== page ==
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Everything you Need to Know about Diabetic Foot Care

Everything you Need to Know about Diabetic Foot Care

Everything you Need to Know about Diabetic Foot Care

Diabetes can have an impact on the nerves and blood vessels in the feet, which can lead to numbness or make it hard to heal injuries and resist infections. On top of that, it can make it hard to sense pain in your feet, so you could have a cut and never even know it.

According to the American Diabetes Association, foot problems most often happen when there is nerve damage (called: diabetic neuropathy). A person might experience this as a tingling pain or a weakness in the foot.

However, it can cause a loss of feeling in the foot, too, which is why it’s possible to receive an injury of some kind without realizing it. Many people have stepped on a tack and not realized it until they got home. Other have had serious blisters develop on their feet before they knew what was happening.

In any of these cases, those injuries might not be dealt with until an infection has set in.

Nerve damage and poor blood flow can also lead to changes in the shape of your feet and toes, which could create many other concerns.

Before we go too far down this road, though, let’s be clear about one thing: there is something you can do about it!

Keep a close eye on the condition of your feet and consult with us when you have concerns, and you can minimize your risks and maintain your healthy feet.

Is It True that Diabetes Leads to Foot Amputation?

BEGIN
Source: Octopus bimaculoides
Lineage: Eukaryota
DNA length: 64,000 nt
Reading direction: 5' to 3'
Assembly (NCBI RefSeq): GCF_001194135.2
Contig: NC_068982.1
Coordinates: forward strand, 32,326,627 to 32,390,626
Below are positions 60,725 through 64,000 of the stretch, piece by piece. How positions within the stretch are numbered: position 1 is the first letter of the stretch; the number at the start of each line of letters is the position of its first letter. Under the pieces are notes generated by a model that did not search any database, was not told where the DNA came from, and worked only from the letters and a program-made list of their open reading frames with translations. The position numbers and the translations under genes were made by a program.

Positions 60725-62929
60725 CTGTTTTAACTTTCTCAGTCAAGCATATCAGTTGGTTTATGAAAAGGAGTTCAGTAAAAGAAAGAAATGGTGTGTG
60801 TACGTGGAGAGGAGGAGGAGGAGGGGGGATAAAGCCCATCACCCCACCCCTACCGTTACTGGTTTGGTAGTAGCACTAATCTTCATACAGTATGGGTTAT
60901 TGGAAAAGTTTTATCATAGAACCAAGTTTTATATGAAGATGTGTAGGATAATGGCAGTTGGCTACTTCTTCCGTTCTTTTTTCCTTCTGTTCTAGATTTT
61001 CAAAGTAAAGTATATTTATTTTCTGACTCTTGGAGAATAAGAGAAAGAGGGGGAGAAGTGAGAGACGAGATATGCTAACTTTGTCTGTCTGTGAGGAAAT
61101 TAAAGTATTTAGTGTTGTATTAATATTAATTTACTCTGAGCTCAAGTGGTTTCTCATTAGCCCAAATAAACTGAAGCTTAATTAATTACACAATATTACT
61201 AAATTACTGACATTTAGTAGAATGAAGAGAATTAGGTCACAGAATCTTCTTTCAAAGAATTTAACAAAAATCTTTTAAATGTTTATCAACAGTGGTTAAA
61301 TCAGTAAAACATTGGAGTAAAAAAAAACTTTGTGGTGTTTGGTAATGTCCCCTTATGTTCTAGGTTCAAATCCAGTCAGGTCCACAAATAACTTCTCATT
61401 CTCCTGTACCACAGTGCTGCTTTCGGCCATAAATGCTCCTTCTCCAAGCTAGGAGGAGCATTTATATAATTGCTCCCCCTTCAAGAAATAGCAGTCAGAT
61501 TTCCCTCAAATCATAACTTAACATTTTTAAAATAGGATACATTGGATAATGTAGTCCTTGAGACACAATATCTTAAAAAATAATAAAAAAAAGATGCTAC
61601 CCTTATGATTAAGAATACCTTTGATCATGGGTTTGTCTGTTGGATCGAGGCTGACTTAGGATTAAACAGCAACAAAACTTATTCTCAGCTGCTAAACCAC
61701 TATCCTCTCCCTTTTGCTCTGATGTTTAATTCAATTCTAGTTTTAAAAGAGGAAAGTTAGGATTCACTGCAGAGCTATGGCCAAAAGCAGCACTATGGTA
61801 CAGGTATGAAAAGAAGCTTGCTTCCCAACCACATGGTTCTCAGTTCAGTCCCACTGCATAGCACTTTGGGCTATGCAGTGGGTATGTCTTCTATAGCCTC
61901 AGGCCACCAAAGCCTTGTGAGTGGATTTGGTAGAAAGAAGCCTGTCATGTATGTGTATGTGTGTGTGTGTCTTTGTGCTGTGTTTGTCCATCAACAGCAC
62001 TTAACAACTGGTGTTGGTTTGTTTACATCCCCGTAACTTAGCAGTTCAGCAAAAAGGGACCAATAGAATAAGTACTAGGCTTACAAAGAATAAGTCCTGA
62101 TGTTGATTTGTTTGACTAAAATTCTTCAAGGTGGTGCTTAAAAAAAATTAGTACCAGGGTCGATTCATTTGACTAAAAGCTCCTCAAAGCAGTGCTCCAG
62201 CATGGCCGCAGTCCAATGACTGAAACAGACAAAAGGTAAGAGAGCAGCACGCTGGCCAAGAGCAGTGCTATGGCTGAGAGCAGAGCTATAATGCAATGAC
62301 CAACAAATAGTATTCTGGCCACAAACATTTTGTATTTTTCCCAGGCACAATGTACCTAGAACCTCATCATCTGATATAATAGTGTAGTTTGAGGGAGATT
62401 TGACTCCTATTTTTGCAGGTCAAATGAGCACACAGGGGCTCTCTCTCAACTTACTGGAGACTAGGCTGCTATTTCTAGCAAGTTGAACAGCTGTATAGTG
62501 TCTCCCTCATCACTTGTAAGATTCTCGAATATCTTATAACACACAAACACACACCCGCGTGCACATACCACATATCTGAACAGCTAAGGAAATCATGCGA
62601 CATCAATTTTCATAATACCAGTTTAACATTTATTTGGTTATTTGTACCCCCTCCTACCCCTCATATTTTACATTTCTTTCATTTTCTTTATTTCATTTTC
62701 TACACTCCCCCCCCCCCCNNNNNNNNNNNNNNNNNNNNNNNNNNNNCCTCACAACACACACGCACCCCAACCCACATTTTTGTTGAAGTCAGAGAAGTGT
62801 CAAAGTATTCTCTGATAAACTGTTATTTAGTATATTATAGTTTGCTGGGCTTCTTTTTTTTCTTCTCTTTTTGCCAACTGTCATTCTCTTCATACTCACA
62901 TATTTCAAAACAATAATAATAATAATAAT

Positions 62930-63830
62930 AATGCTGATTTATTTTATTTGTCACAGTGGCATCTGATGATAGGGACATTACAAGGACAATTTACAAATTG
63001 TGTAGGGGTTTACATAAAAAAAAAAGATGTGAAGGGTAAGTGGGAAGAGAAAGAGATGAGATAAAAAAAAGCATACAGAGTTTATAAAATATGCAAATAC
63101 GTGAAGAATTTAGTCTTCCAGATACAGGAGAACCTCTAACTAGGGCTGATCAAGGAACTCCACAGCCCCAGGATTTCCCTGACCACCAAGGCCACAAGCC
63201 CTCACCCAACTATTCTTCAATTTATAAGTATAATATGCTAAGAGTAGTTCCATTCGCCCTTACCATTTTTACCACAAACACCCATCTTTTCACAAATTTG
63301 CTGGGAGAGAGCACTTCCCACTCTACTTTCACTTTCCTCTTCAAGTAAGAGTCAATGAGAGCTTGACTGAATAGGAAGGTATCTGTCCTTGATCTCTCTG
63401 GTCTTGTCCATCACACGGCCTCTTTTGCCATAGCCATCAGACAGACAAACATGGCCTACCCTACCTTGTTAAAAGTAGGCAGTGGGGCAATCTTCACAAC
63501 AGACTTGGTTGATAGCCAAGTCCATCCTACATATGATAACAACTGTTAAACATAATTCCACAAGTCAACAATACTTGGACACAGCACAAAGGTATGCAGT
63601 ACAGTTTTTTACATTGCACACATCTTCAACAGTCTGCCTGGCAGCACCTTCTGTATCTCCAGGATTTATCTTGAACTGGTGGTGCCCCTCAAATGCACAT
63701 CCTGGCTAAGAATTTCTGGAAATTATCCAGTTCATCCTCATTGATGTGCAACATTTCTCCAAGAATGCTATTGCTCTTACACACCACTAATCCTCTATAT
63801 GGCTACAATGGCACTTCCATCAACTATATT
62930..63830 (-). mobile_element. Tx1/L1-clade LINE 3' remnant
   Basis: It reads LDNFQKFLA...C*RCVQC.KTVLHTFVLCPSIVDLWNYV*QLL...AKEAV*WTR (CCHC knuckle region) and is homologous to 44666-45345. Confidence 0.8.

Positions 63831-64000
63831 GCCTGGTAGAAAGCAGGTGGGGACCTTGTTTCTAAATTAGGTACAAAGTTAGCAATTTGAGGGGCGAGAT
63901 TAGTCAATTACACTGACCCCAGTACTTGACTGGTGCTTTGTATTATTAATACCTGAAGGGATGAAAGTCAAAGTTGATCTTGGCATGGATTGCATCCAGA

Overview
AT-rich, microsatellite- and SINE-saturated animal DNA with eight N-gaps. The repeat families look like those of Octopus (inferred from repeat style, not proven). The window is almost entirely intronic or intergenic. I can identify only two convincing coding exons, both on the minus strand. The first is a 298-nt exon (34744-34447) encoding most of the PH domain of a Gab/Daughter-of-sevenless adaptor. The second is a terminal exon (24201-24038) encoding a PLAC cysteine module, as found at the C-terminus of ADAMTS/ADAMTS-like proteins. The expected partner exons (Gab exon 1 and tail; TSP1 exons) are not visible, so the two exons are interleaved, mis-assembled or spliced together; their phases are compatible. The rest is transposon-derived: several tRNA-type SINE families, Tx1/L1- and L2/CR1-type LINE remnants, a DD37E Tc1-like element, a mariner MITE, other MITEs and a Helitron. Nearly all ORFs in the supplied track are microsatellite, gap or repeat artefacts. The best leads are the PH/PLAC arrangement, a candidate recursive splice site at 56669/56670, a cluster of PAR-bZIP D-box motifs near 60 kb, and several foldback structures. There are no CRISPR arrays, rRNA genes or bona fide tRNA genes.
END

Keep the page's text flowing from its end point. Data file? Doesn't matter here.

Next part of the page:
Many people with diabetes are faced with peripheral arterial disease (PAD). This condition can reduce the blood flow to the feet, and is generally the root cause of nerve damage and reduced sensation there.

When you put all these things together, it can lead ulcers and infections in the feet. If those conditions are not addressed immediately, it may require amputation as a last resort.

What Are Diabetic Foot Ulcers?

Diabetes can increase the risk of foot sores, which are also called diabetic ulcers. These are often painless, so it’s easy to miss them until it’s too late, but they are one of the more common reasons for diabetes patients to end up with a hospital stay.

These ulcers are sometimes caused by too much pressure on your feet and could take weeks or even months to fully heal. This is why you may be asked to use special shoes, braces, or casts to help take the pressure off your feet and speed the healing process.

What Can You Do?

There are several things you can do to protect your feet from these dire consequences.

When Is It Bad Enough to Call the Doctor?

In many cases, patients decide not to consult with their foot and ankle doctor because they simply don’t believe their injury is worth the trouble. They simply don’t believe that “such a small problem” warrants a doctor’s appointment.

However, even small sores and blisters can turn into a real problem if they’re given a chance. They can become infected or otherwise fail to heal properly.

So, when should you make an appointment to get your feet checked? If you have diabetes, it’s worth checking in if you notice:

While the risk of foot problems does increase with diabetes, that doesn’t mean you’re powerless against it. If you stay vigilant, doing everything you can to protect your feet, you can prevent most of the serious foot problems related to diabetes. Call one of our many podiatry offices across the state of Utah to get more information. We want to help you get back to live on the right foot!

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